Banned and burned classics of the 20th century

Banned Books Week of 2010 is winding down, so I visited the American Library Association for more information on the subject and came across this title: Banned and/or Challenged Books from the Radcliffe Publishing Course Top 100 Novels of the 20th Century. What an interesting and diverse group of books it is.

As I read over the list and the reasons that the books had been banned and, in some cases, burned, it became obvious that most of the bannings - though not all - had to do with sex. Even in the 20th century we still just didn't know how to handle that little three-letter word and all its implicitness and explicitness. In second place seemed to be offensive language or concerns about the way religion was handled.

But some of the bannings were truly mystifying. For example, The Call of the Wild by Jack London, which I loved as a teenager, was banned in Italy and Yugoslavia in 1929 and was burned in Nazi bonfires in 1933! I'm not sure what it was about the story of the dog, Buck, that engendered such passions. And The Lord of the Rings, along with other J.R.R. Tolkien books, was burned in Alamagordo, New Mexico, of all places, in 2001 because the parishioners at Christ Community Church thought it was satanic. That would have come as a severe shock to that staunch Christian, Tolkien.

Here, then, is the list published by the ALA of the most frequently banned or challenged 20th century classics. I've highlighted the ones I've actually read. Obviously, I've got my work cut out to get through the rest of the list.

The Great Gatsby - F. Scott Fitzgerald
The Catcher in the Rye - JD Salinger
The Grapes of Wrath - John Steinbeck
To Kill a Mockingbird - Harper Lee
The Color Purple - Alice Walker
Ulysses - James Joyce
Beloved - Toni Morrison
The Lord of the Flies - William Golding
1984 - George Orwell
Lolita - Vladimir Nabokov
Of Mice and Men - John Steinbeck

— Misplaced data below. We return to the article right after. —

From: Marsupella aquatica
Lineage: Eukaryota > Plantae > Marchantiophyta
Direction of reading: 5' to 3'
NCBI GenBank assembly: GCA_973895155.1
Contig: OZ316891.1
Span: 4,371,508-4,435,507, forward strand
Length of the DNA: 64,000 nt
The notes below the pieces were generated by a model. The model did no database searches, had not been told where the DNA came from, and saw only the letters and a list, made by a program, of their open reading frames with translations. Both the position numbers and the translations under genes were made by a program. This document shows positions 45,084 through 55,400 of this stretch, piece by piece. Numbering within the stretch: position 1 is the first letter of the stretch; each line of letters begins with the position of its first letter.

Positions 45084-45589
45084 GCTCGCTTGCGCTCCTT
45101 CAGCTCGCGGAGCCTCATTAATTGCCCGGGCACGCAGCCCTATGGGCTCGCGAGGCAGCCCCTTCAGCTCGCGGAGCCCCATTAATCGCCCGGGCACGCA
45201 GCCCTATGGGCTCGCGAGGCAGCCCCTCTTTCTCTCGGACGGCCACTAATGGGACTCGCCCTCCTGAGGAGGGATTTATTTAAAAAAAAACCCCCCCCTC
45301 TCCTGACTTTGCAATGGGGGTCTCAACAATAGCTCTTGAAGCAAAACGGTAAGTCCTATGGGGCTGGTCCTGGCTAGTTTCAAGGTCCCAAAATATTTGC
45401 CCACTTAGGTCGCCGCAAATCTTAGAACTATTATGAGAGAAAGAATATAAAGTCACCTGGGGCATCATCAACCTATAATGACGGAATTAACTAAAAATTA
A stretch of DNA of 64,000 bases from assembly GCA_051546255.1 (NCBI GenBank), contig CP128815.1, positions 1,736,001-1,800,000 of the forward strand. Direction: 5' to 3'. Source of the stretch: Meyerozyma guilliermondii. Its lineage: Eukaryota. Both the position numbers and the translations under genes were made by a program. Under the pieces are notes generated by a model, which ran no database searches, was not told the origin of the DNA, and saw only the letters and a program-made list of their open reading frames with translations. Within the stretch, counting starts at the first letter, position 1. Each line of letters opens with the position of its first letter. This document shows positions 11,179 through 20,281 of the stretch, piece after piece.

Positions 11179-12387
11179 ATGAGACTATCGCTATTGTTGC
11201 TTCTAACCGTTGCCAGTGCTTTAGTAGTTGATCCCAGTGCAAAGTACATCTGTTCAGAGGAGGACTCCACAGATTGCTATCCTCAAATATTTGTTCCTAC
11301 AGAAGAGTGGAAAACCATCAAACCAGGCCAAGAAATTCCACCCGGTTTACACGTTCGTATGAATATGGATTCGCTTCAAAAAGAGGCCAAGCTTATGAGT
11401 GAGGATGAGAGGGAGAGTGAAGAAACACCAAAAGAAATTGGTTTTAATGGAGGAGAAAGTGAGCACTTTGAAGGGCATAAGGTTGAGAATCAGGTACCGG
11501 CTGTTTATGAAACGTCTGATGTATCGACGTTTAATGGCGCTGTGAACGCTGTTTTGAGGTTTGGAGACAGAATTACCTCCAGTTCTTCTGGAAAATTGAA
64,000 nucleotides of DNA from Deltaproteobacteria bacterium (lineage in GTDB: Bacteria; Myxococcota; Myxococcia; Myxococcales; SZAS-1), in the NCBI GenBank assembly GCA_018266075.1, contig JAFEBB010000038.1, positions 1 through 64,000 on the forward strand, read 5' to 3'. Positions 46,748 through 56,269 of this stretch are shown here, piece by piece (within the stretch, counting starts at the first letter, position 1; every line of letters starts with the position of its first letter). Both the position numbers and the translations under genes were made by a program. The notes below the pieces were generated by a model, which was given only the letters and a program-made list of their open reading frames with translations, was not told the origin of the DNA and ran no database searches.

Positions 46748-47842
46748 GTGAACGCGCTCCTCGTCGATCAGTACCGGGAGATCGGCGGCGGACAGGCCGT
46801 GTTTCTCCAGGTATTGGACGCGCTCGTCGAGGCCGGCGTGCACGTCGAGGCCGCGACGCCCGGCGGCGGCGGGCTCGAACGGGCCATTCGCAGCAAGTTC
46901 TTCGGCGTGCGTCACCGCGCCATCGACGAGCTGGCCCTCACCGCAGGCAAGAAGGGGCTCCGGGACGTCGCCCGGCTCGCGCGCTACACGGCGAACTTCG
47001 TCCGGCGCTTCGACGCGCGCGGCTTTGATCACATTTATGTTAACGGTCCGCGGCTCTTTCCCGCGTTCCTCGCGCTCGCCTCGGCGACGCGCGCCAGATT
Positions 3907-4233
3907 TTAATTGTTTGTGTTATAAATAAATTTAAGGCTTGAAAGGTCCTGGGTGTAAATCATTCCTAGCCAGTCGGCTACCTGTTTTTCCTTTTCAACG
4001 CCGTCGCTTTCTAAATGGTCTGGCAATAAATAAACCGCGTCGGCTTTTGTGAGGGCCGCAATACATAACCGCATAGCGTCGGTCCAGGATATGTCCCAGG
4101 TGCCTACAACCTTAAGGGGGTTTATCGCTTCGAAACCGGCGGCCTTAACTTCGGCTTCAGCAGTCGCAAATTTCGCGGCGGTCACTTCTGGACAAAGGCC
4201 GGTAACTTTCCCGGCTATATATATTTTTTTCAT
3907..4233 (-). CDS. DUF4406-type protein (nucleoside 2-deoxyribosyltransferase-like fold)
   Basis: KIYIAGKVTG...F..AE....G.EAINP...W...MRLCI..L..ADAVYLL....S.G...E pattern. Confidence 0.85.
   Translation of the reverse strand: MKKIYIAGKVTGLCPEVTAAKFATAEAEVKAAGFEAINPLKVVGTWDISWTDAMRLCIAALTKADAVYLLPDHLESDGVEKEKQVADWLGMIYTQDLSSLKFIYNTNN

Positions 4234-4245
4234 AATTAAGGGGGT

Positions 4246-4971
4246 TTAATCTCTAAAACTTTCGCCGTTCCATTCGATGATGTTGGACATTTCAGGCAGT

Catch-22 - Joseph Heller
Brave New World - Aldous Huxley
Animal Farm - George Orwell
The Sun Also Rises - Ernest Hemingway
As I Lay Dying - William Faulkner
A Farewell to Arms - Ernest Hemingway
Their Eyes were Watching God - Zora Neale Hurston
Invisible Man - Ralph Ellison
Song of Solomon - Toni Morrison
Gone with the Wind - Margaret Mitchell
Native Son - Richard Wright
One Flew Over the Cuckoo's Nest - Ken Kesey
Slaughterhouse Five - Kurt Vonnegut (I'm actually embarrassed to admit I haven't read this one.)
For Whom the Bell Tolls - Ernest Hemingway
The Call of the Wild - Jack London
Go Tell it on the Mountain - James Baldwin
All the King's Men - Robert Penn Warren
The Lord of the Rings - J.R.R. Tolkien
The Jungle - Upton Sinclair
Lady Chatterley's Lover - D.H. Lawrence
A Clockwork Orange - Anthony Burgess
The Awakening - Kate Chopin
In Cold Blood - Truman Capote
Satanic Verses - Salman Rushdie
Sophie's Choice - William Styron
Sons and Lovers - D.H. Lawrence
Cat's Cradle - Kurt Vonnegut
A Separate Peace - John Knowles
Naked Lunch - William S. Burroughs
Brideshead Revisited - Evelyn Waugh (Although I haven't read it, I was mesmerized by the excellent PBS series based on the book, so I've always felt as though I've read it.)
Women in Love - D.H. Lawrence
The Naked and the Dead - Norman Mailer
Tropic of Cancer - Henry Miller
An American Tragedy - Theodore Dreiser
Rabbit, Run - John Updike

By this tally, it seems the most banned authors of the last one hundred years were D.H. Lawrence and Ernest Hemingway! Who would have thunk it?

So there you have it - the most hated and feared books of the last century. What's stopping you? Get to reading!


  1. At 23 titles, you're well ahead of me. I've only read nine books on this list: To Kill a Mockingbird, Lolita, Animal Farm, Their Eyes Were Watching God, Slaughterhouse Five, The Call of the Wild, The Lord of the Rings, Cat's Cradle, and Rabbit, Run. I have quite a ways to go.

  2. Well, I've had a lot more time to work at it than you, Sarah. I have no doubt that you'll get there.


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